The Maritime Museum next door is less gratify: the building is a bold conversion of an old dry dock, but the thematic showings are thin on content. The best part, fortunately, is free: positions of heritage boats assembled in front of a cafe. The township itself is worth exploring, with narrow streets packed with fascinating and colorful buildings.

Ride in time … Helsingborg’s old streets and colorful builds. Photo: Kevin Rushby for the Guardian

Back on the road, I turn west along the coast, which is lined with fine beaches backed by woodlands and meadows. I stop for another swim, then track down my digs, Badehotel, standing in clifftop splendour close to the town of Gilleleje. In typically understated manner, it has no sign. Fortunately my cycling notes point out to me that it” has an anchor outside “.

Next day I head inland into the new national park, Royal North Sealand, which is really the former hunting grounds of another great palace, Frederiksborg. The route results through deep woods of beech and oak, a glorious ride reputedly haunted by trolls. I do get a shock a few minutes in, but it’s only a goshawk, sweeping imperiously up the trail.

The North Sealand coast has quiet beaches perfect for cycling

The park encompass 323 sq km and is so new( inaugurated this spring) that as yet it has no signage, but I’m not sure the Danes would go in for them anyway. In places, I abandon the main road to explore side routes, detecting groves of twisted ancient trees, and then emerge suddenly into the magnificent gardens of Frederiksborg Castle.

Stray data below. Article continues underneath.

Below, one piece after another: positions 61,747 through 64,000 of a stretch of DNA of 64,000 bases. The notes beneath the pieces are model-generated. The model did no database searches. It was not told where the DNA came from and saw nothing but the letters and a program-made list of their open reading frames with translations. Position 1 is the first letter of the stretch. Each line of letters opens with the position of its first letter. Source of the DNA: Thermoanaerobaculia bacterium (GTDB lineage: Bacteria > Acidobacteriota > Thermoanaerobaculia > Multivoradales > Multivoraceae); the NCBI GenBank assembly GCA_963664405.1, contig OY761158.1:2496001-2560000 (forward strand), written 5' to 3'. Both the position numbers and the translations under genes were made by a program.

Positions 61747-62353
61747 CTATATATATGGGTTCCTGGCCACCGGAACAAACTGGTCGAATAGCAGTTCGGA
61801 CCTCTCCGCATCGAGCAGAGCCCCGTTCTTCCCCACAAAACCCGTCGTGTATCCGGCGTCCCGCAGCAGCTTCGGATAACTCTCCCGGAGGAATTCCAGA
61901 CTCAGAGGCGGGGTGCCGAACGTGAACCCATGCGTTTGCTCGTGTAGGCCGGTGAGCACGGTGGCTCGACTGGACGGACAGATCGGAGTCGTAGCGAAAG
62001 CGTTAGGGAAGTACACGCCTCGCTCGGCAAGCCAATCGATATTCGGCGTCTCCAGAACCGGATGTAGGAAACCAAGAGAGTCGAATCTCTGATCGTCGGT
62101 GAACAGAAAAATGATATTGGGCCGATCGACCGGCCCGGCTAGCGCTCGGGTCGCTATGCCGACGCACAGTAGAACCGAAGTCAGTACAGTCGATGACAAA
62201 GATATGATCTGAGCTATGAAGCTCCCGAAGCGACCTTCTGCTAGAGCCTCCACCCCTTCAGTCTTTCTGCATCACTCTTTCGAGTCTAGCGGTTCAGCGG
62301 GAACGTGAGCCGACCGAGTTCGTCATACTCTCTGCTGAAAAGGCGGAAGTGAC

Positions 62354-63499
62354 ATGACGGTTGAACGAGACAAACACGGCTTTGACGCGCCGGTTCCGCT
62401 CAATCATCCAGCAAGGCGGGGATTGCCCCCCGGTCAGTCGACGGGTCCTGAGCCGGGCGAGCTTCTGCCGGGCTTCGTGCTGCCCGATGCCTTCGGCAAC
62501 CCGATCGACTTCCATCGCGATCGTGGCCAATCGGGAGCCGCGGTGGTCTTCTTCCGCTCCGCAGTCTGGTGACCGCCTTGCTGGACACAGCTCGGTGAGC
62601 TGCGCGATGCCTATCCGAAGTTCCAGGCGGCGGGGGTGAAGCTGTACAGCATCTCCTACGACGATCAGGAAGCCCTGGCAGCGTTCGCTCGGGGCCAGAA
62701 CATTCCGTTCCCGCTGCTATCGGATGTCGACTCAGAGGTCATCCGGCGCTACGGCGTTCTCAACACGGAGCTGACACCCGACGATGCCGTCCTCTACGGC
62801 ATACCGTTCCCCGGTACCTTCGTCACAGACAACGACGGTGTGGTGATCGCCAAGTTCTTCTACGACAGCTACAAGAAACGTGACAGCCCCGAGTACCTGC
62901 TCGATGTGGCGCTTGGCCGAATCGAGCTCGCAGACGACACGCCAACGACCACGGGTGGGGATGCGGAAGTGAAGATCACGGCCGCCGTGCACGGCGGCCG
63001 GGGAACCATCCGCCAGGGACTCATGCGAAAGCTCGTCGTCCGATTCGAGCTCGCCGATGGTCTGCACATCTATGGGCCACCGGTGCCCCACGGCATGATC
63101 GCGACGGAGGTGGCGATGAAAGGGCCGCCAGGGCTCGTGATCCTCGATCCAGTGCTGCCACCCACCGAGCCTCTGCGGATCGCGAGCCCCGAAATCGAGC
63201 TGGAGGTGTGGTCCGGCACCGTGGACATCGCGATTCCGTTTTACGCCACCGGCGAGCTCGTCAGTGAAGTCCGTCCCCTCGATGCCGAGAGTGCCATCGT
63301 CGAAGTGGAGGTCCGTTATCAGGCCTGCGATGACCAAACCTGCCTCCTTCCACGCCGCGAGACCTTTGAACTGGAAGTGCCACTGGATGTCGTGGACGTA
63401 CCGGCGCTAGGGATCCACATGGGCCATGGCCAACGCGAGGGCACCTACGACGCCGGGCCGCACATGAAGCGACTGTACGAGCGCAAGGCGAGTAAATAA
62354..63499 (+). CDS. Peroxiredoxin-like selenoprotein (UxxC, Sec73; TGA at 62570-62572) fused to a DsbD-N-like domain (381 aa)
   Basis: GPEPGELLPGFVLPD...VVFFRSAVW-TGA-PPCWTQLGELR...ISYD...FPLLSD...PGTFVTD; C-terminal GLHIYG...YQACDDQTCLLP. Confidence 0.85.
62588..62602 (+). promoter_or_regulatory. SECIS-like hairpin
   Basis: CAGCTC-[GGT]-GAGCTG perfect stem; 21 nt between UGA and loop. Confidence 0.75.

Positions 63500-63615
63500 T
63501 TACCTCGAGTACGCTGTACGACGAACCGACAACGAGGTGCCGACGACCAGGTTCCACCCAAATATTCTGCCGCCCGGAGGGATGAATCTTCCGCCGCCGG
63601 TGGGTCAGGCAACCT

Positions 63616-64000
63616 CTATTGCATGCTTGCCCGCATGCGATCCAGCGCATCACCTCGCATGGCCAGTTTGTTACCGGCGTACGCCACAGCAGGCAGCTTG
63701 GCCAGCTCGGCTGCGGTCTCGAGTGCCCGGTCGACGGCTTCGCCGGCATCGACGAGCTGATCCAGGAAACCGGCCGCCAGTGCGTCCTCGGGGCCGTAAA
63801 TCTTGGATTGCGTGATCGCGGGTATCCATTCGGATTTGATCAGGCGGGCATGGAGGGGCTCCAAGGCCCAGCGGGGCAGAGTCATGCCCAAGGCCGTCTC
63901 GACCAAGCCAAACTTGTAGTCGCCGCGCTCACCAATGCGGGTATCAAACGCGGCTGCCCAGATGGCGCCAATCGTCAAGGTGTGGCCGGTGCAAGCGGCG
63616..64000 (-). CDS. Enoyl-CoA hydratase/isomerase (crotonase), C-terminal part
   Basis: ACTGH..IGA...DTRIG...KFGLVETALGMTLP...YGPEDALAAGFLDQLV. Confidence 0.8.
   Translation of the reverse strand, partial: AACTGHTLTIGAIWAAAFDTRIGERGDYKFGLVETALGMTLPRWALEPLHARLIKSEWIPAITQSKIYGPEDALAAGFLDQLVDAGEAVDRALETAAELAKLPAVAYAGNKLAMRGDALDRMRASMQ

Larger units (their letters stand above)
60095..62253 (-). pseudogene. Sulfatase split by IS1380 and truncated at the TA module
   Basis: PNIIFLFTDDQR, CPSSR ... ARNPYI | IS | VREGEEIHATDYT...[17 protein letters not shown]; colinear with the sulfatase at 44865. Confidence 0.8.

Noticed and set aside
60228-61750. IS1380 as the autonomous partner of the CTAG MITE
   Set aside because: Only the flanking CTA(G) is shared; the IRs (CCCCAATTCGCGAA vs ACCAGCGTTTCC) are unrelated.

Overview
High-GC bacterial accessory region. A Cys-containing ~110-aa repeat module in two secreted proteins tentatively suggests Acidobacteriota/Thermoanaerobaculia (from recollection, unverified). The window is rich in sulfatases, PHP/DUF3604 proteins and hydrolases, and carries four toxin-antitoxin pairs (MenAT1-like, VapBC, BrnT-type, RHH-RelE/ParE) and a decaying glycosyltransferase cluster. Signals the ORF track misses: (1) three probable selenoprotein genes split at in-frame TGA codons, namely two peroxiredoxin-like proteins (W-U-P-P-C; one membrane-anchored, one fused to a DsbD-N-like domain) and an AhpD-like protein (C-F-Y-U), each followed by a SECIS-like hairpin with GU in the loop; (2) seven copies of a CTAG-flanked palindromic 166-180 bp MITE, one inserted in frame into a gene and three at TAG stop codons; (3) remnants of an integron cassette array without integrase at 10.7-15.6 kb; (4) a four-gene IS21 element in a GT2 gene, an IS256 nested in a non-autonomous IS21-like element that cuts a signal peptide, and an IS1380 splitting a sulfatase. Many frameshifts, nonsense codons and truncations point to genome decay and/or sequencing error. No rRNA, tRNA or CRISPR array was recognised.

Here the ornate intricacies of the formal gardens are replicated in the interior designs, a reminder that Denmark was once both a great monarchy and a colonial power( at various days it held, among other places: Greenland, Iceland, the Shetlands, as well as parts of modern-day Ghana, Latvia, Estonia, India and the US Virgin Islands ).

Frederiksborg palace, in the new North Sealand national park. Photograph: Alamy

A royal castle is a curious spot at which to objective my time in Denmark, a country that seems so defiantly against all privilege, hierarchy and pomposity. Some might find the Danish countryside a bit lacking in drama: there are no soaring mountains or dizzying gorges , nothing raucous or spectacular. What it offers is an opportunity to travel in a happy country, or at least one that is significantly more content than most.

The pleasure of that leaves a lasting impression, and raises all sorts of intriguing questions to while away my onward ferry journey to Sweden.

What is Denmark’s secret ingredient? Is it the lack of garish advertising and the quiet insisting on self-reliance? Or maybe it is nothing more than the gentle, good-natured buzz of their commonsensical society.

The memories of those things are, I reckon, better than anything from a touristy gift shop- which is handy, because now I think about it, I never assured a single keepsake on sale , not even a tiny gift bottle of liquefied hygge .

* The journey was provided by Inntravel, wh ose four-night cycling tour of North Sealand costs from PS715( including four nights’ accommodation, two dinners, four breakfasts, cycle hire, road maps, connections and back-up assistance ). There are flights to Copenhagen with budget airlines from several UK airports